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the same occupation, but because of our ways of looking at life.

The prime lesson to be taught is the lesson of treating each man on his worth as a man, and of remembering that while sometimes it is necessary, from both a legislative and social standpoint, to consider men as a class, yet in the long run our safety lies in recognizing the individual's worth or lack of worth as the chief basis of action, and in shaping our whole conduct, and especially our political conduct, accordingly. It is impossible for a democracy to endure if the political lines are drawn to coincide with class lines. The resulting government, whether of the upper or the lower class, is not a government of the whole people, but a government of part of the people at the expense of the rest. Republics have fallen in the past primarily because the parties that controlled them divided along the lines of class, so that inevitably the triumph of one or the other implied the supremacy of a part over the whole. The result might be an oligarchy, or it might be mob rule; it mattered little which, as regards the ultimate effect, for in both cases tyranny and anarchy were sure to alternate. The failure of the Greek and Italian republics was fundamentally due to this cause. Switzerland has flourished because the divisions upon which her political issues have been fought have not been primarily those of mere caste or social class, and America will flourish and will become greater than any empire because, in the long run, in this country, any party which strives to found itself upon sectional or class jealousy and hostility must go down before the good sense of the people.1

1 From The Strenuous Life. Copyright, 1900. The Century Company, publishers.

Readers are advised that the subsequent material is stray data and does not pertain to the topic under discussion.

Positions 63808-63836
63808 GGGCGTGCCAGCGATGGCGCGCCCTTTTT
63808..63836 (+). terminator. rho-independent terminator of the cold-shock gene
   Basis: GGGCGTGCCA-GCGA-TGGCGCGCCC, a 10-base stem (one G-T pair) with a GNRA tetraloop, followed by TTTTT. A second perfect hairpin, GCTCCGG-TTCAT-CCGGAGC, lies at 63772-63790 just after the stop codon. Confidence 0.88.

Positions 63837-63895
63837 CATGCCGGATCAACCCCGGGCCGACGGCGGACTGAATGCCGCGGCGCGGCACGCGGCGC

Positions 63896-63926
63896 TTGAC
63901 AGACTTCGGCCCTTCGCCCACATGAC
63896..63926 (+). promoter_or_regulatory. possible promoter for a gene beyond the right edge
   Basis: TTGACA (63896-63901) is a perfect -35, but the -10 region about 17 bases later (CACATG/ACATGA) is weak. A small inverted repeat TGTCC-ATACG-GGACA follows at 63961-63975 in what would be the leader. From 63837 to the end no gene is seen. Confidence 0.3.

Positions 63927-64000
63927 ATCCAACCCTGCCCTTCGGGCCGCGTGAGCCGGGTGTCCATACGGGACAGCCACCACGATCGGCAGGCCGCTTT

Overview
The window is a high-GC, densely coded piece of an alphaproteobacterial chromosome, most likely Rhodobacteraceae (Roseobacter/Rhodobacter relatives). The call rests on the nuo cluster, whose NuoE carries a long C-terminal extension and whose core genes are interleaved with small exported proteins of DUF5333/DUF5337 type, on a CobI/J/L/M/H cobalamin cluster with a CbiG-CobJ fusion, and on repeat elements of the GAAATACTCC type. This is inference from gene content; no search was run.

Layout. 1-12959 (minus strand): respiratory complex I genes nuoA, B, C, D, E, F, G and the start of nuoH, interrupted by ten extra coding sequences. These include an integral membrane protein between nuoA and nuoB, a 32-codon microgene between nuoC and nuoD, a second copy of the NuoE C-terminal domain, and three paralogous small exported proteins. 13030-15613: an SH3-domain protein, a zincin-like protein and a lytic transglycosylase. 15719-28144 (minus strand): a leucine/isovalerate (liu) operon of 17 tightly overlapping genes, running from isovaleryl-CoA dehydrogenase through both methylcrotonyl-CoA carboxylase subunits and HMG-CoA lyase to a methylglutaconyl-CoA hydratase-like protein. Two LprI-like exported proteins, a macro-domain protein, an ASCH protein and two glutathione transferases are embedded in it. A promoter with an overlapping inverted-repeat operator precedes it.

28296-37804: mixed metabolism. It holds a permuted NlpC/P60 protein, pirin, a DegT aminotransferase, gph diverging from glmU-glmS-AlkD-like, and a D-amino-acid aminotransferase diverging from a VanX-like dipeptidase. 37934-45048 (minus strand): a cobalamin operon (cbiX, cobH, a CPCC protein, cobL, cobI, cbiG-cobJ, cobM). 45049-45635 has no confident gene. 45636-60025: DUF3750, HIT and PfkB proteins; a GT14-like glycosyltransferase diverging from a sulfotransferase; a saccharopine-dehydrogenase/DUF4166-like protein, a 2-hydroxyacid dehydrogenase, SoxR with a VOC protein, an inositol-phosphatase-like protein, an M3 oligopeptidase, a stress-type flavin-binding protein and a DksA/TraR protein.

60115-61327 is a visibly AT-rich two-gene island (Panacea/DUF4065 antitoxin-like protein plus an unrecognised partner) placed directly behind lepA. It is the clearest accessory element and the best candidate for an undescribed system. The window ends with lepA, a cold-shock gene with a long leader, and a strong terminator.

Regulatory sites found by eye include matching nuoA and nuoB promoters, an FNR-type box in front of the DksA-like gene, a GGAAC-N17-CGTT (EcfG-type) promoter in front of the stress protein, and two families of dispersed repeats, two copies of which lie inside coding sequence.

I It behooves

our people never to fall under the thralldom of names, and least of all to be misled by designing people who appeal to the reverence for, or antipathy toward, a given name in order to achieve some alien purpose. Of course such misuse of names is as old as the history of what we understand when we speak of civilized mankind. The rule of a mob may be every whit as tyrannical and oppressive as the rule of a single individual, whether or not called a dictator; and the rule of an oligarchy, whether this oligarchy is a plutocracy or a bureaucracy, or any other small set of powerful men, may in its turn be just as sordid and just as bloodthirsty as that of a mob. But the apologists for the mob or oligarchy or dictator, in justifying the tyranny, use different words. The mob leaders usually state that all that they are doing is necessary in order to advance the cause of "liberty," while the dictator and the oligarchy are usually defended upon the ground that the course they follow is absolutely necessary so as to secure "order." Many excellent people are taken in by the use of the word “liberty" at the one time, and the use of the word "order" at the other, and ignore the simple fact that despotism is despotism, tyranny tyranny, oppression oppression, whether committed by one individual or by many individuals, by a state or by a private corporation.

Of course when a great crisis actually comes, no matter how much people may have been misled by names, they promptly awaken to their unimportance. To the individual who suffered under the guillotine at Paris, or

in the drownings in the Loire, or to the individual who a century before was expelled from his beloved country, or tortured, or sent to the galleys, it made no difference whatever that one set of acts was performed under Robespierre and Danton and Marat in the name of liberty and reason and the rights of the people, or that the other was performed in the name of order and authority and religion by the direction of the great monarch. Tyranny and cruelty were tyranny and cruelty just as much in one case as in the other, and just as much when those guilty of them used one shibboleth as when they used another. All forms of tyranny and cruelty must alike be condemned by honest men.